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There is video of the Mass here:

Part 1 [rtve.es]

Part 2 [rtve.es]

Part 3 [rtve.es]

It was a beautiful Mass, and I hope it won't be remembered only for Queen Sofía's apparent faux pas.

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It appears that the Queen dressed in traditonal white (as this is possibly not a State Visit the Queen is not wearing more formal dress on this occasion) received communion at the throne and in the photo she is leaning over, as they are on different floor levels. It does not appear that there is anything to kneel on anyway, as it is she has moved forward to make it easier for the Pope to give her communion. I assume there was a kneeler in the usual place for the Pope to give communion to those chosen to receive from him, back in front of the altar.

cool

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If you watch the video (Part 3 [rtve.es]), you'll see (at 21:30) that there was a prie-dieu in place for the Queen to kneel on. Instead of kneeling, she made a rather awkward maneuver around it. Why she didn't use the prie-dieu, we don't know. However, she did make a profound bow when she received Holy Communion, so I don't think we have the right to ascribe any bad intention to the Queen.

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Logos-Alexis,

You do not know she refused to kneel. Perhaps she cannot kneel, perhaps their Catholic Majesties have the privelege of standing to receive. I noticed they did not kneel after the Sanctus either. Watching the video the Holy Father did not look at distressed and didn't miss a beat. You really need to stop and think before you post.

Fr. Deacon Lance


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Father Deacon Lance,

I mostly agree with you, but, while I may be wrong, I don't think there is any such privilege. Rather, one is not required to kneel immediately after the Sanctus. In the 3rd Eucharistic Prayer, which was used here, the ministers knelt at Supplices ergo, but according to Ordo Missæ ad usum fidelium (4th edition, Città del Vaticano: Libreria Editrice Vaticana, 2003) one is not supposed to kneel until Ipse enim. Kneeling at Supplices ergo makes a lot of sense, though, since this is the beginning of the epiclesis.

Frankly, I think there is, sadly, so much liturgical confusion in the Western Catholic Church today that even her Catholic Majesty may be excused for perhaps not knowing exactly what to do.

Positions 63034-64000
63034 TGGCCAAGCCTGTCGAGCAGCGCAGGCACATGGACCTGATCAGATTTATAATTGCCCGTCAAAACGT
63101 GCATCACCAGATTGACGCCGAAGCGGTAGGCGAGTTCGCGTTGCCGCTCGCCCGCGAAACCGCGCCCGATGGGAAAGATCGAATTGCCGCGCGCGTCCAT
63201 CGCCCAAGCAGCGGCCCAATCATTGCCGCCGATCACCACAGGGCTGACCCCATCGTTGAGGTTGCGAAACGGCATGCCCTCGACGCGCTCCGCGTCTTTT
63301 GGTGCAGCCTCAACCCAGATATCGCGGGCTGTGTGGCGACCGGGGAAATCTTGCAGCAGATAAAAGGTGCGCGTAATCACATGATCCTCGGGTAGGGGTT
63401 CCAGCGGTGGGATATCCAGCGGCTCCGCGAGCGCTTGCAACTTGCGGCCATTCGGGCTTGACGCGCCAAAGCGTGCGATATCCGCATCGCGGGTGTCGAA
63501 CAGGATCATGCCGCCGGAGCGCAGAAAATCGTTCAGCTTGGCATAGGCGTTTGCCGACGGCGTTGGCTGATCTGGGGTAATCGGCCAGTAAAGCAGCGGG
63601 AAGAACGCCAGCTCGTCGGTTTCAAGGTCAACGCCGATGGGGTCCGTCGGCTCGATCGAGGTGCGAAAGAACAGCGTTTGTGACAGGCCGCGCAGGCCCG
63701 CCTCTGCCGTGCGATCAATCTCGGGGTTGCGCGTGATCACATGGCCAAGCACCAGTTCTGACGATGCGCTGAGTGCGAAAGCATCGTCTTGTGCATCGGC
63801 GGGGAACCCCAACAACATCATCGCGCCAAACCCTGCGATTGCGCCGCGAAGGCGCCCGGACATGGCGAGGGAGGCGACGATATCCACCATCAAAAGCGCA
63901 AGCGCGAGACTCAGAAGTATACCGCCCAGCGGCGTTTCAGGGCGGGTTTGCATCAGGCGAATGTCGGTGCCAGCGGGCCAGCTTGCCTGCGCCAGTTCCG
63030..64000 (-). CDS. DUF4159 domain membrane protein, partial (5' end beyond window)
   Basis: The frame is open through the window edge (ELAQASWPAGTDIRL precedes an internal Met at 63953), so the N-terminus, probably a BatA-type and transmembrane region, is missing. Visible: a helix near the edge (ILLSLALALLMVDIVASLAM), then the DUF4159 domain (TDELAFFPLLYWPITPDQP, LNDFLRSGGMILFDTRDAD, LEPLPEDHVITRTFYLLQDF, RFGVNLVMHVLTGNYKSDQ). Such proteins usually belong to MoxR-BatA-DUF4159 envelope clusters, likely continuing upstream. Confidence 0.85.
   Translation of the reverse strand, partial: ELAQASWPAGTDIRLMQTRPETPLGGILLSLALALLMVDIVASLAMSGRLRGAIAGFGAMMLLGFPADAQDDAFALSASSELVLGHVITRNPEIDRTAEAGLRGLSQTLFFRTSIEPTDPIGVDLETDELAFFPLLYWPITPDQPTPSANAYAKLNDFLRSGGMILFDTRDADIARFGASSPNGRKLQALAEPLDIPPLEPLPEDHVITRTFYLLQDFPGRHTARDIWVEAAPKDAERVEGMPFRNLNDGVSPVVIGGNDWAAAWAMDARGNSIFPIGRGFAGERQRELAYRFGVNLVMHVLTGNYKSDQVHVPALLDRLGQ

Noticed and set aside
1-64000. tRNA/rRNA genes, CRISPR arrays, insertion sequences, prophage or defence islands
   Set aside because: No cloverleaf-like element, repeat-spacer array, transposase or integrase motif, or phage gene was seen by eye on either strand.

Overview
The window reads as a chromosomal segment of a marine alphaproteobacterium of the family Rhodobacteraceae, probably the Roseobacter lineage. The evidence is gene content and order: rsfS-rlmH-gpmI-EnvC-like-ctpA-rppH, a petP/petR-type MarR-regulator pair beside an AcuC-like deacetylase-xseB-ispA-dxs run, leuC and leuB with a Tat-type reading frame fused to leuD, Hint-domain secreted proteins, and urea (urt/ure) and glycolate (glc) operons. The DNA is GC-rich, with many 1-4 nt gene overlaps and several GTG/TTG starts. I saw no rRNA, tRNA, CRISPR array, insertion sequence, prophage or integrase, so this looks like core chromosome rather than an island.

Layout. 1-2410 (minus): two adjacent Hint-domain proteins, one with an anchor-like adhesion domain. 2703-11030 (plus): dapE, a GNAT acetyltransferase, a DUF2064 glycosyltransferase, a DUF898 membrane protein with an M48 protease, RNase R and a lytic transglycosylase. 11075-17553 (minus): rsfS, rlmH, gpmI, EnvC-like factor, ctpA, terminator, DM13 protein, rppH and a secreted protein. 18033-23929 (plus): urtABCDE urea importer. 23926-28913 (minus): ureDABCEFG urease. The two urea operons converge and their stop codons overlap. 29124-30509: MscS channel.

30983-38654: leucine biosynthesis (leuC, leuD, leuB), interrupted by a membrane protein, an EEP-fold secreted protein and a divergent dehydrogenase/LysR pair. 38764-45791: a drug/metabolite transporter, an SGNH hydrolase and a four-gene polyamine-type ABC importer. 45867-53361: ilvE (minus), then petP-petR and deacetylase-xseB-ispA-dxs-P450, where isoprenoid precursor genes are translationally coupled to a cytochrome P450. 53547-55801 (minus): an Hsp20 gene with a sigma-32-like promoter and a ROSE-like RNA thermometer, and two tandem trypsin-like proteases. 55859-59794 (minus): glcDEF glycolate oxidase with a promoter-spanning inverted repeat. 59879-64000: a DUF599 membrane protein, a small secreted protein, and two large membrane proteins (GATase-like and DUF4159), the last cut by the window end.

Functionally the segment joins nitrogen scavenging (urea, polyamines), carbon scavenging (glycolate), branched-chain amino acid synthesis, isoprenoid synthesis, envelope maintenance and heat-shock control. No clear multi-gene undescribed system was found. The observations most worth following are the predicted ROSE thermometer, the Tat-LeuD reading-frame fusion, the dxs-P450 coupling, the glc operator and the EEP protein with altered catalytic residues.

That, of course, is why the Reform of the Reform promoted by Pope Benedict XVI is so urgently needed. We really do need a new liturgical movement. [newliturgicalmovement.org]

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Christ is in our midst!!

Perhaps it would have been better if Her Majesty had signaled in advance that she would prefer not to kneel. For me, the only thing that really should matter is not to do things that are unexpected in a situation. There is always ample time to let those who ought to know if there is need for a little change in what is expected rather than to cause a scene and possibly scandal. Surely Her Majesty has a secretary who could have alerted the Holy Father's Master of Ceremonies or other assisting minister and averted all this hullabaloo.

In Christ,

Bob

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Bob,

I agree. What happened did seem awkward and should have been avoided. But I am more inclined to think that there may have been a bit of confusion and bad communication than to think that the Queen made some kind of protest [marymagdalen.blogspot.com], which is just plain silly, if not downright offensive.

Also, I do hope that what will be remembered is the fact that the Holy Father has dedicated an architectural masterpiece to the glory and service of God. That is the main thing here, I feel.

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I am, frankly, amazed at the willingness of so many to discern both the thinking of Queen Sophia and the reaction of HH Benedict, and perhaps the more amazed at the willingness to conclude that they have the right to decide whether or not the Queen acted appropriately.

Regardless of our personal beliefs as to the posture that one should assume in reception of the Mystery of the Eucharist, the fact remains that, in the Latin Church, reception while standing is an acceptable posture and reception in hand is allowed.

While HH has apparently an expressed preference to offer the Mystery to communicants in the kneeling posture, he has not declared that standing is an unacceptable posture.

Likewise, he has reportedly expressed a preference to offer the Mystery on the tongue, rather than in hand. Again, however, he has not taken upon himself to declare that such be the manner for reception.